Although loss of valuable labor represented the most apparent problem to the iron industry caused by runaway slaves, there were occasional other problems caused by these freedom seekers. Enslaved workers who slipped their chains and took off for the safety and freedom of the surrounding wooded countryside did not always head directly for nearby towns, or seek to put as many miles as possible between themselves and their former owners. Some remained relatively close by, choosing to live for months or even years as outlaws on the land with which they were familiar.
Peter Grubb advertised in 1781 for the slave Abel, who had run from Chester County slaveholder James Sharps two years previously. Abel, he suspected, had made his way toward a cedar swamp in Delaware that harbored a community of free blacks. Abel had apparently secured a bogus pass from a co-conspirator, a free black man named Nat. These remote communities of free blacks often provided shelter to escaping slaves, in the tradition of the maroon settlements in the West Indies. Even though their role in aiding and sheltering runaways was well known, as Grubb acknowledged in his advertisement, it was difficult for local authorities to control or regulate them. The escaped slave Abel had been at large for two years by taking advantage of one remote cedar-swamp camp, a testament to their durability, or elusiveness.27
Communities with large numbers of escaped slaves frequently suffered severe food shortages, and combated them with stolen animals, produce, and other supplies that might prove valuable for survival, and which could be easily taken away from unaware inhabitants, usually at night. The densely-wooded hills surrounding iron furnaces, like the previously mentioned cedar swamps, provided an ideal environment for escapees, offering shelter, fuel, food (for those skilled in hunting, trapping, and fishing) and most importantly, hiding places.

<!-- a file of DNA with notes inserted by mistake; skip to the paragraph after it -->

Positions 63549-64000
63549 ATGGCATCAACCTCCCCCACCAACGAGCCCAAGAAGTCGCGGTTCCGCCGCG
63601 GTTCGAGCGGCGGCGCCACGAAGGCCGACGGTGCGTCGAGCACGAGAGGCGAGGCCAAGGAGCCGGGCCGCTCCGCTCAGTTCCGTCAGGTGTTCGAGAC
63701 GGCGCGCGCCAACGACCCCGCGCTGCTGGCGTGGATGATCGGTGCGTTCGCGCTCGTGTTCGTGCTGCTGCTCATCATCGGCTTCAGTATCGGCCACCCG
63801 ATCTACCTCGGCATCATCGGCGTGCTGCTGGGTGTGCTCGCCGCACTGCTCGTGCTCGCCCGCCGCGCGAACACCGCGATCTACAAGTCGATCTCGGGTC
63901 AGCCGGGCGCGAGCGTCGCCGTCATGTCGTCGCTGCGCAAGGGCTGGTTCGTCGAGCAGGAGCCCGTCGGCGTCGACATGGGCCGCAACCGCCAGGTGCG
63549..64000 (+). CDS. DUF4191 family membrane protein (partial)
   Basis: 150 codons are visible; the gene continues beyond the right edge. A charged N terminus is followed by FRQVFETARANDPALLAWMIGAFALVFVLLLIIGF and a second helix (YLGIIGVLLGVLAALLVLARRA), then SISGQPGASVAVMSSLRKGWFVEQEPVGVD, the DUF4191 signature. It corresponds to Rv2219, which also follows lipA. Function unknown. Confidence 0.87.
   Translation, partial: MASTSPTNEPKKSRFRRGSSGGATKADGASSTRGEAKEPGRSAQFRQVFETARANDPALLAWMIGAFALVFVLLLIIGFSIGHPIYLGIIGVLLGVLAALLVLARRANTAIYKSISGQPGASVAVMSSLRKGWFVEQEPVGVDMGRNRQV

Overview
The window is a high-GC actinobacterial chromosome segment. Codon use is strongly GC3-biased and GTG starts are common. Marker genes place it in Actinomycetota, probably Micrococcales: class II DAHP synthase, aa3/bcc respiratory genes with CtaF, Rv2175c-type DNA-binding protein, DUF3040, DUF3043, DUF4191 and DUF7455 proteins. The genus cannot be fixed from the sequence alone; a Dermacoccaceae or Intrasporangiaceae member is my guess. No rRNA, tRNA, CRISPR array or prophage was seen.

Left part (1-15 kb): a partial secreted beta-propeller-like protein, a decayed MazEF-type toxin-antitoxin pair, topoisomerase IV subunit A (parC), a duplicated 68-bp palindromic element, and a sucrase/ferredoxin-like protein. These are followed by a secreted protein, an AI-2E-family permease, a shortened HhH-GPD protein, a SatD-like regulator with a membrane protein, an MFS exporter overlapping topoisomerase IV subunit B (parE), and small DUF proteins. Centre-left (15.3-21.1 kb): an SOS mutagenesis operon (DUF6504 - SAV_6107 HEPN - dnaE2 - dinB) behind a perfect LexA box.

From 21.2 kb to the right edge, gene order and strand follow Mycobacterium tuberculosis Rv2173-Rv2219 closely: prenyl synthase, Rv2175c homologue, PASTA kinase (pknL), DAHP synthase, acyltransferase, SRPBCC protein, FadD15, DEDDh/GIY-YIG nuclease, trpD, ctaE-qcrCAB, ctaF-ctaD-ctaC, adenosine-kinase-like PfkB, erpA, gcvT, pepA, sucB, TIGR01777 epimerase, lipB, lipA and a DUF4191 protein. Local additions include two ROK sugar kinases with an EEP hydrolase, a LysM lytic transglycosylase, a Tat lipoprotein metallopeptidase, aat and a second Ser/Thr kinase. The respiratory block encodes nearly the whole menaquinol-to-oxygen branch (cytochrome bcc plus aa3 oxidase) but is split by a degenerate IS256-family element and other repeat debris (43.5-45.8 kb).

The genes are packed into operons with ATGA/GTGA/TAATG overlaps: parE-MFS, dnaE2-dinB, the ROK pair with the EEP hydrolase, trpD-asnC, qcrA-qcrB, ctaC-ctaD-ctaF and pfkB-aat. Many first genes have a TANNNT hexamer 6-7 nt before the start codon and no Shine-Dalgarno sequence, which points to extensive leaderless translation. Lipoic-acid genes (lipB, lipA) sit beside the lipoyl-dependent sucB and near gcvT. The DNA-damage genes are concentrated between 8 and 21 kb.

Even with an abundance of resources in these woods, some fugitive slaves found that they needed more. Two such men took to banditry near Peter Grubb’s Cornwall Furnace in the late 1780s. Benjamin Moore, a tax collector for Lebanon Township, in what was now Dauphin County, was riding his horse along the road that led from the land around the furnace to Lancaster—probably modern day Route 72—on a spring morning in 1787. He was carrying more than 400 pounds in public money, some of it in newly printed, uncut five-pound notes. Not far from the furnace, where the road wound in and out of the thick stands of oak, pine, and chestnut in what was then known as “Grubb’s Hills,” he was accosted by “two black coloured Villains, one an elderly man with a ragged coat, about 5 feet 6 inches high, the other a young man, short and fat.” The pair demanded money from the government man, threatening him with a firearm if he did not immediately comply. Moore must have tried to bolt from the scene, or balked at the outrage being committed upon an official emissary, because the man with the gun shot and killed the mare on which the official was riding. Unable to get away, Moore was forced to surrender his charge of public monies to the bandits, and the pair fled into the hills with the loot.28